Luck didn’t seem to be with him when we hunted the Bezoar goat in Turkey’s Taurus range. I got a good ibex, again at the halfway point, but we got down to the last day and Bishop hadn’t had a chance. We had an evening flight and we were beat. We almost bagged it that last day. A young Kaan Karakaya offered to take us pig hunting in low country nearer the airport. Instead, we decided to hit the mountains and give it one last try. Again, I should have known! About 3:00 p.m. Joe shot the biggest ibex yet taken in Turkey. We ran off the mountain, me with half the ibex, changed clothes and made our flight.
You know the old saying, “Beware the one-gun man.” Bishop is an avid collector of many things: Old tractors, cameras, watches, horse gear, art and artifacts and firearms. He has some awesome rifles, including several of the very special guns made for our Convention. But when he goes hunting, he uses an out-of-the-box Sako 7mm Remington Magnum and if that doesn’t seem enough, he uses a Sako .375 — both Mag-na-ported to keep muzzle rise down. I’d probably have done better if I’d followed his advice to stick with one rifle, but I’m still learning.
We haven’t hunted together a lot in recent years. Partly that is because Joe doesn’t much care about duplicating, and he doesn’t seek awards. Partly it’s because he’s done several major hunts with his wife, Sara, as the designated hitter and certainly because they spend a lot of time on their ranch in Namibia, in partnership with our friend Dirk de Bod. It was a great place when they started it, but after 15 years of developing the wildlife, it’s a showpiece now and we’ve shared some good times around the fire.
This past year, Joe started to get the itch. We had a plan to go to Ethiopia, without question one of Africa’s most beautiful countries but a bout with cancer interfered and it wasn’t possible. Barely past that he started making a new plan. Joe was one of the early hunters to take a “world slam” of wild sheep. He has some spectacular rams in his trophy room, but he saw pictures of the monster sheep now popping up again in Mongolia and he became entranced, so he made a new plan to go to Mongolia to hunt those big sheep. It was quite a plan, Joe, Sara, and Donna and me, with Kaan Karakaya for the best part of a month.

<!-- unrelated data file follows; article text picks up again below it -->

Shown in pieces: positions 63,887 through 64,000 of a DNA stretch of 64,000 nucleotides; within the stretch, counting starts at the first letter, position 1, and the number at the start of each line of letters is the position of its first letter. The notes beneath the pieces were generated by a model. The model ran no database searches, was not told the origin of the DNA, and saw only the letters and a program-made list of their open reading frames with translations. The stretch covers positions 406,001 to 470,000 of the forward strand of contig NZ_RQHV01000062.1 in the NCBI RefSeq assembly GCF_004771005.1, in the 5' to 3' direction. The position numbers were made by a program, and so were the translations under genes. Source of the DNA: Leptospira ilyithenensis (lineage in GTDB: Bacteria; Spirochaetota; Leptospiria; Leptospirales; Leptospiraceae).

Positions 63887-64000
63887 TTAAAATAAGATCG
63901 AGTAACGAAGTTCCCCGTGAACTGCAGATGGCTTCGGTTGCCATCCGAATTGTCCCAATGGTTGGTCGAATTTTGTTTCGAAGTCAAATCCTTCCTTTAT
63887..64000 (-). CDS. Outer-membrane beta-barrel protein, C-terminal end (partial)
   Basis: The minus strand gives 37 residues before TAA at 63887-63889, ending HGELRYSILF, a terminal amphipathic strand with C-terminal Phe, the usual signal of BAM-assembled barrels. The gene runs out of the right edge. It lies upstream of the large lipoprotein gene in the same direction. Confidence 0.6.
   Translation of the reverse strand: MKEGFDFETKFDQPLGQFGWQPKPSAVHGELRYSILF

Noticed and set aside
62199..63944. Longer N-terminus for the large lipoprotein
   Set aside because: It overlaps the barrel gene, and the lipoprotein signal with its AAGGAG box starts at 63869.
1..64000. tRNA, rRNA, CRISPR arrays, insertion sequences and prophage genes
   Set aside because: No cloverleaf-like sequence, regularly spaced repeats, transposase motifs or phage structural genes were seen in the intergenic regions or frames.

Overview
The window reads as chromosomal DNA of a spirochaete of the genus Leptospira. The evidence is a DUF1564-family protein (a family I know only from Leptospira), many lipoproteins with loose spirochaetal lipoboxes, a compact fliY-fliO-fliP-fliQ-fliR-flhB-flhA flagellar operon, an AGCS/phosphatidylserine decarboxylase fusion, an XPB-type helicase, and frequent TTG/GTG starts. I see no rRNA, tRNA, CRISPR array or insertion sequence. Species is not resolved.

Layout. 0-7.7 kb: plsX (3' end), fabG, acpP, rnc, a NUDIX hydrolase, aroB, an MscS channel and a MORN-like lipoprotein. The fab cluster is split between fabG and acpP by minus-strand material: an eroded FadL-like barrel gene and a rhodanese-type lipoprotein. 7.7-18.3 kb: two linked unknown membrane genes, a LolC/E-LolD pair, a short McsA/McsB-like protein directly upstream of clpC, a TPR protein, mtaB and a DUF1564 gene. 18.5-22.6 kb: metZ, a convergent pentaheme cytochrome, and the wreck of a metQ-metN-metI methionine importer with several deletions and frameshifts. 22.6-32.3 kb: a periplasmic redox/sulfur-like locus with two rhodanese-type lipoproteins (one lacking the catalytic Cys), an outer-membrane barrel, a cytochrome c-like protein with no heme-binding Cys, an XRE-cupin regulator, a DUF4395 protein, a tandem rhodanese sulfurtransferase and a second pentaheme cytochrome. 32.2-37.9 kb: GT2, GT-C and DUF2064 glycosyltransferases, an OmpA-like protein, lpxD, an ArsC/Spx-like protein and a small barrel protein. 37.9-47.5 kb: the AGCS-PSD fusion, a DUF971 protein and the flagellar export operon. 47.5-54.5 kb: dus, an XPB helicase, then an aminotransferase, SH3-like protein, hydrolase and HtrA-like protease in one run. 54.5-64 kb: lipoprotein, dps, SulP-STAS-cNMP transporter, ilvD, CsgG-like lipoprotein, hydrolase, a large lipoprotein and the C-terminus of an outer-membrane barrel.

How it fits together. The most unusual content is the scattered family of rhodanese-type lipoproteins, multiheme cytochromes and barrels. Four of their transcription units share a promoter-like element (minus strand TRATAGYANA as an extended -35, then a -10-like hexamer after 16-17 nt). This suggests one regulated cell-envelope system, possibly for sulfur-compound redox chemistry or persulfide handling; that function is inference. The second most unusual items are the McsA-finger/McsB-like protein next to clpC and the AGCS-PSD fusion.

As you’re reading these lines, we should be somewhere in the Altai Range, or maybe in the Gobi. Maybe we’ve already seen some of those big rams or maybe we’re still looking. But Joe won’t be there with us. Three weeks from departure his cancer popped up again. Immediate and painful surgery was indicated and performed. At this writing, though the pain is awful, the prognosis is good, but there will be no travel for some time. Postponement was not an option, so Donna and I are going on what should be the sheep hunt of several lifetimes while Joe and Sara continue the fight. We’ll be thinking about them. We’ll pray at the Buddhist shrines that dot Mongolia, and any game taken will be for Joe. Later, when the leaves start to turn, perhaps we can start to make a new plan.–Craig Boddington